Although, Tim Berners-Lee devised the first web browser and server at CERN and launched the World Wide Web in August, 1991, about ten years after Gene began publishing The JazzLetter in 1981the publication never made an appearance on the world-wide-web.

Irrespective of the fact that The JazzLetter never went digital, I have always thought of it as the first Jazz blog.

Perhaps after you read this account from Gene’s introduction to his Cats of Any Color compilation on the origins of The JazzLetter you, too, might agree that the publication deserves to be considered in this fashion.

Also, when you read Gene’s account of how it all began, you may get a sense of nostalgia at the thought that such a time will never come again.

© -  Gene Lees/Da Capo Press, copyright protected; all rights reserved.

“Often it will be found that someone speaks a third language with the ac­cent of the second. My Spanish, for example, has a French accent. Gene Kelly spoke French with a slight Italian accent. He grew up in an Italian neighborhood in Philadelphia.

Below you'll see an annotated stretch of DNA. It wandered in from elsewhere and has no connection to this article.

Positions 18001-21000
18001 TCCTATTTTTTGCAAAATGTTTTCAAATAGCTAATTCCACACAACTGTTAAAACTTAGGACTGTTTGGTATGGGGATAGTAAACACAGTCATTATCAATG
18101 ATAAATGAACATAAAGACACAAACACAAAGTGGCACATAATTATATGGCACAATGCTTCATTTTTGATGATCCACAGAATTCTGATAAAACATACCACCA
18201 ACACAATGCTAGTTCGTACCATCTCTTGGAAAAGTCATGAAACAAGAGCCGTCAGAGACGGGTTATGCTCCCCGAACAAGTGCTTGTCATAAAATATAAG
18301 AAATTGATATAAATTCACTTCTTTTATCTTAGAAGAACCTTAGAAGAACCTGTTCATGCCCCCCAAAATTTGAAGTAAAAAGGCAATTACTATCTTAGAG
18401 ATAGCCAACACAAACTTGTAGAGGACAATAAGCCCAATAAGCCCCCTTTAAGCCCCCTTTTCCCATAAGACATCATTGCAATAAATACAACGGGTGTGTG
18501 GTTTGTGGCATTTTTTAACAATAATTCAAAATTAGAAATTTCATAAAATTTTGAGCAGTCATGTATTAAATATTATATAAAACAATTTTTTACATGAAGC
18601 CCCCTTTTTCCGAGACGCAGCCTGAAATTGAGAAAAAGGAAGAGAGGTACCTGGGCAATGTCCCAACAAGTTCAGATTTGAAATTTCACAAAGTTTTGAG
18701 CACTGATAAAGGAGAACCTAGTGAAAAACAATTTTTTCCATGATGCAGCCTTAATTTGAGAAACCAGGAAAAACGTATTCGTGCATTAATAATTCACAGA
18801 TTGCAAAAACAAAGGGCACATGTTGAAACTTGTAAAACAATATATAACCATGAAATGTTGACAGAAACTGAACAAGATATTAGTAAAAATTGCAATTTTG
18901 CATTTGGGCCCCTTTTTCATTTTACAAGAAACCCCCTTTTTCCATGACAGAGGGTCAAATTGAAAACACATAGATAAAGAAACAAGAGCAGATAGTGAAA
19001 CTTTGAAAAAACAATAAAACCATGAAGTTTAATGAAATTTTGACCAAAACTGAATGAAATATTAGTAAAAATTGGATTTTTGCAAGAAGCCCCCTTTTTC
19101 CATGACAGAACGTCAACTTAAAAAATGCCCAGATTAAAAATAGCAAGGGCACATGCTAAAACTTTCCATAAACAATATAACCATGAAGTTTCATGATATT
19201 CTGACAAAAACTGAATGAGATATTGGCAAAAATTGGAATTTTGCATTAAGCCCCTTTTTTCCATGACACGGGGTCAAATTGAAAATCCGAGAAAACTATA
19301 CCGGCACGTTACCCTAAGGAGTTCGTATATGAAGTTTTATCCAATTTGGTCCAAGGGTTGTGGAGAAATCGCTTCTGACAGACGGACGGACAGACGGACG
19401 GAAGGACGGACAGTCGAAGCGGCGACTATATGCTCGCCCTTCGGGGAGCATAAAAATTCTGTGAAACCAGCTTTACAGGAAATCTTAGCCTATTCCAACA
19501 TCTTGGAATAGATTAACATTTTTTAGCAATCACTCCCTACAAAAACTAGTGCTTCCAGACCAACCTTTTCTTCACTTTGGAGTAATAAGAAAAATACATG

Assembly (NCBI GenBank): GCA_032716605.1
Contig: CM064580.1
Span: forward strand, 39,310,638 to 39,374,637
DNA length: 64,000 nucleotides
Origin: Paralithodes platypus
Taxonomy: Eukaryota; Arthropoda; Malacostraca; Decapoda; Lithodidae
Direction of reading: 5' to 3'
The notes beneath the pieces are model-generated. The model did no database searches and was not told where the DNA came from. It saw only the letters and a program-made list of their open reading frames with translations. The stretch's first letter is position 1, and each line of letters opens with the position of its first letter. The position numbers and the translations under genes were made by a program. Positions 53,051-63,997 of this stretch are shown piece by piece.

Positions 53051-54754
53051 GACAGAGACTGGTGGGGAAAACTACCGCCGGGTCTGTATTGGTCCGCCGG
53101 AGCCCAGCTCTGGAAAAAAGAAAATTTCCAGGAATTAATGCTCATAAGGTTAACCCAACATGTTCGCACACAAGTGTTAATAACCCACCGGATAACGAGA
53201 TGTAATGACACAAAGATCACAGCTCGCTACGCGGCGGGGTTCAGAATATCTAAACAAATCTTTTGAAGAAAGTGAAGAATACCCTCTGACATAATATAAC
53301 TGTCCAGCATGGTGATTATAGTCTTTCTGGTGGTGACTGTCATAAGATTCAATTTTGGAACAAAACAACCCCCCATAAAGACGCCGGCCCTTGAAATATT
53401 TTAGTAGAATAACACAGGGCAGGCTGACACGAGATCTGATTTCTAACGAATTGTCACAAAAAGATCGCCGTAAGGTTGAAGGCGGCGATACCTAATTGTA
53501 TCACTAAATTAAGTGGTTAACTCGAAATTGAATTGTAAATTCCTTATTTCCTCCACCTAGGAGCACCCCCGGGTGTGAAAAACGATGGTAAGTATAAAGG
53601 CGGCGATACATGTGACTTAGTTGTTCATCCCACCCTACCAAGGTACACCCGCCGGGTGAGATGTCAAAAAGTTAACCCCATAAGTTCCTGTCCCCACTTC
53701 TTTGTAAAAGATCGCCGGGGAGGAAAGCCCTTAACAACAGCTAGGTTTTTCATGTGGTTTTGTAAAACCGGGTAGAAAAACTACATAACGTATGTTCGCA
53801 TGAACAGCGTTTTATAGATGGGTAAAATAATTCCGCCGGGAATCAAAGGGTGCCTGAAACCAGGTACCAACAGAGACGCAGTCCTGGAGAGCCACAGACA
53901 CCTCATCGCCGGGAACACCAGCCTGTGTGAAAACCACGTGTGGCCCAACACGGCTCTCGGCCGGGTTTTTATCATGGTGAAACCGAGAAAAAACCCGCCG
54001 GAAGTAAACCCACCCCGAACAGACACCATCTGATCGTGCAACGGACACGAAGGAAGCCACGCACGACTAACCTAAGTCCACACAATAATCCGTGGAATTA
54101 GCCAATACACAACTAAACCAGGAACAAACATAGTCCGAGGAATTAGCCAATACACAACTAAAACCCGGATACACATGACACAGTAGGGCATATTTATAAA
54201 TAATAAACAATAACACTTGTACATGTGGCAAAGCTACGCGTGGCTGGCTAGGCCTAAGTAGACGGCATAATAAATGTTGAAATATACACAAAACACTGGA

Over the years, I have also observed that anyone who has had two profes­sions practices the second with the disciplines and outlook of the first. You can see this in movie-makers. Directors who were first actors elicit fine work from their performers—for example, Richard Attenborough. Consider the miraculous performance he got from Robert Downey, Jr. as the English Charles Chaplin. Or the performances Robert Redford gets from actors, as in Ordinary People and A River Runs Through It. Or Sydney Pollack and Mark Rydell, both of whom had been actors, in any number of pictures.

Alfred Hitchcock, who early manifested a skill in things mechanical, went to work for a telegraph company, then broke into the film industry as a tide-card illustrator. His pictures were always visual, mechanical, and short on great acting, no matter the idolatry toward his pictures fashionable in film circles. He was quoted as saying that actors should be treated like cattle, and his movies look like filmed storyboards. David Lean began as a film editor, and though his films—The Bridge on the River Kwai - for example— reflect prodigious gifts for working with actors, they also reveal his first training in that they are magnificently, meticulously photographed and edited.